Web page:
I am anticipating lots of visitor cheat sheets which is why I'd rather use the database to store the data rather than in memory. Also, storing the visitor data in the database (and mostly in the same tables as the user cheat sheets) means I can treat them identically to user cheat sheets in code (I have lots of code which updates this DB data and it doesn't care of the sheet belongs to a user or visitor). Most importantly, converting a visitor cheat sheet to a user cheat sheet becomes trivial as I just remove a reference from a visitor DB table and add a reference to my user DB table (something we discussed quite while back).

  4. #4
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    That is going to get really ugly with lots of concurrent sessions.

    You really want to use the profile stuff, this sort of thing is exactly what it was meant for. Unlike sessions, storage is database-based. You could get the same effects, such as the "allow one to save stuff" advantage, without fighting with the session which was never meant to really be more than a user-specific singleton sans application control.

  5. #5
    SitePoint Guru pinch's Avatar
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    Quote Originally Posted by wwb_99 View Post
    That is going to get really ugly with lots of concurrent sessions.

    You really want to use the profile stuff, this sort of thing is exactly what it was meant for. Unlike sessions, storage is database-based. You could get the same effects, such as the "allow one to save stuff" advantage, without fighting with the session which was never meant to really be more than a user-specific singleton sans application control.
    Hi wwb_99!

    Let me try to clarify a few points and you can tell me what you think.

    First, I should point out that I'm not storing hardly ANYTHING in the actual Session object itself. I store maybe 5 or 6 boolean values in each user's Session object, that's it. That main reason that I utilize the Session is for its SessionID, which I use to reference the visitor's cheat sheets in the DB. I also use Profile variables, but only for simple pieces of data.

    The problem I'm envisioning with using a Profile-based approach is that the cheat sheet itself is NOT a simple piece of data. I've attached a simplified diagram of the cheat sheet schema; you can see at the top how I differentiate between user and visitor sheets. I've also attached an image of the application interface where players are being reordered so that you get an idea of what I'm working with (each sheet has roughly 35-50 players but the user can add as many as they wish, up to 200 theoretically).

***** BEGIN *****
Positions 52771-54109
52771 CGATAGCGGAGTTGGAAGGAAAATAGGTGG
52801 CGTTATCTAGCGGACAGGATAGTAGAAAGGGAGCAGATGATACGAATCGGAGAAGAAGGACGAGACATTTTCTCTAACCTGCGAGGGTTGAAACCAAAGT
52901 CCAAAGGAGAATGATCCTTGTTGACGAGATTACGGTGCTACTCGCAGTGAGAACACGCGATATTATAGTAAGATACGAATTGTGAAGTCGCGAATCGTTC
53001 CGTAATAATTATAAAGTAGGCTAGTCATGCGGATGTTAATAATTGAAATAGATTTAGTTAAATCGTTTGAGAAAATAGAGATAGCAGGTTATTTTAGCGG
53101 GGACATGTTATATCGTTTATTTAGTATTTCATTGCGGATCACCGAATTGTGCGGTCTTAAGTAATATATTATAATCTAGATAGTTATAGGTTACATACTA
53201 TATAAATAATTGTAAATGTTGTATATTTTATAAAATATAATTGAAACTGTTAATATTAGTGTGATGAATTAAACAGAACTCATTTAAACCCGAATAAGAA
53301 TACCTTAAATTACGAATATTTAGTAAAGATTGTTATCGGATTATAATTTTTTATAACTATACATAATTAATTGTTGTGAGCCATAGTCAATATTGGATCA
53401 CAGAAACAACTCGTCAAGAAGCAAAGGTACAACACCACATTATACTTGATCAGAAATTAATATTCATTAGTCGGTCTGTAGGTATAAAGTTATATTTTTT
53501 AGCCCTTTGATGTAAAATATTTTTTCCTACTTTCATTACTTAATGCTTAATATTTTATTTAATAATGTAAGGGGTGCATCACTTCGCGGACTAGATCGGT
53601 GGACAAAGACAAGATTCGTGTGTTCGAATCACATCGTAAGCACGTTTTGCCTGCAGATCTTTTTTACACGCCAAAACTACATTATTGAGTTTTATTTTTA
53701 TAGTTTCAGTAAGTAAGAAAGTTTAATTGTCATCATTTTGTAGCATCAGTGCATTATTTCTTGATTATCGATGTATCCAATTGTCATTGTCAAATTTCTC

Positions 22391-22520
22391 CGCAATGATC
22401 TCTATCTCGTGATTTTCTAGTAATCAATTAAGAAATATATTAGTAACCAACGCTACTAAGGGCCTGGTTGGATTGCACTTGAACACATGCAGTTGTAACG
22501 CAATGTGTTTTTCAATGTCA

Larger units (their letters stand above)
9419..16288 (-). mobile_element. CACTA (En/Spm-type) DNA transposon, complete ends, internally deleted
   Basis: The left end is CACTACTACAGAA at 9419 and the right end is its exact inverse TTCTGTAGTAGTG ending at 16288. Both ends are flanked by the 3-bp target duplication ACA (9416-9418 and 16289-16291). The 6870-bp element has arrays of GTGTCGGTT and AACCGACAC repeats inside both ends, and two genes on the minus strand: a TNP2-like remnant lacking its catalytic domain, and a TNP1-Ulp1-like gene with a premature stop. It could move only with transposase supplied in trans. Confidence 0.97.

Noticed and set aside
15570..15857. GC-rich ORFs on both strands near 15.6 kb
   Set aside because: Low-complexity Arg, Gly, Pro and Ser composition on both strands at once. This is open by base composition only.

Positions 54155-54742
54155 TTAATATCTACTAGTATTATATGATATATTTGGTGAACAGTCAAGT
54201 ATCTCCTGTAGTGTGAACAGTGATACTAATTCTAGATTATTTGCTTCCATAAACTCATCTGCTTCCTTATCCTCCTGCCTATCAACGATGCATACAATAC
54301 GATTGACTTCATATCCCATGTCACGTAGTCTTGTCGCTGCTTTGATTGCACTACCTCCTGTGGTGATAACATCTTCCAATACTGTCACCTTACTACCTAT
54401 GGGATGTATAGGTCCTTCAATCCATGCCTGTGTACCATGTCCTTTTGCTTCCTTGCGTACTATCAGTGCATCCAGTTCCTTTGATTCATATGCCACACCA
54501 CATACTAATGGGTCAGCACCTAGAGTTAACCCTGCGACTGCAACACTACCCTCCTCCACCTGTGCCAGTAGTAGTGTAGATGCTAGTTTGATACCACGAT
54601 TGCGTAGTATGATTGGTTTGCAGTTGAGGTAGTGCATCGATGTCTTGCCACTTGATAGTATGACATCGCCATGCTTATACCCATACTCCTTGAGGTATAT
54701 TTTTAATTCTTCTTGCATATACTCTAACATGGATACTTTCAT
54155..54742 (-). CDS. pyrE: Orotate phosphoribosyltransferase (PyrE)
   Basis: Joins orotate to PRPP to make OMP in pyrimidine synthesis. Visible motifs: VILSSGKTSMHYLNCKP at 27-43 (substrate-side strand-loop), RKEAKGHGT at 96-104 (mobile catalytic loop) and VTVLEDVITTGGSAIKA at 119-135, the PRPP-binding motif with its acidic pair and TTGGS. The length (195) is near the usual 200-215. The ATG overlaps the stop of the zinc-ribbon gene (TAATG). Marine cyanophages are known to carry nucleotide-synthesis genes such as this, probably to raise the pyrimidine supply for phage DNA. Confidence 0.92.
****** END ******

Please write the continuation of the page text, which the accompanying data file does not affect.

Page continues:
While creating a visitor cheat sheet is not necessarily a common action, updating them will be EXTREMELY common (that is the whole purpose of the application, re-ordering players and tagging players). Using my custom DB approach means updating both visitor and user cheat sheet is extremely simple: update a single bit column in a single row of the 'CheatSheetItems' table. It's extremely fast and easy.

    If I use a Profile variable to store the visitor's cheat sheet, I'm thinking I will have to store a serialized cheat sheet object in the database. While this may not be a big deal when creating a sheet, I think it will become a big problem when hundreds or thousands of visitors are updating their sheets every couple of seconds. If I'm correct, even to update a single bit (say, designating a player as a 'sleeper') would require the application to de-serialize that user's cheat sheet, make the change to a single bit, then re-serialize the entire object and place it back in the DB.

    It seems much more simple and fast to issue a single UPDATE on a single record in a DB table?

    ....as I finish writing this its dawning on me that you may have meant to utilize the anonymous Profile variable to store the Session ID, not the entire Cheat Sheet object?
    Attached Images Attached Images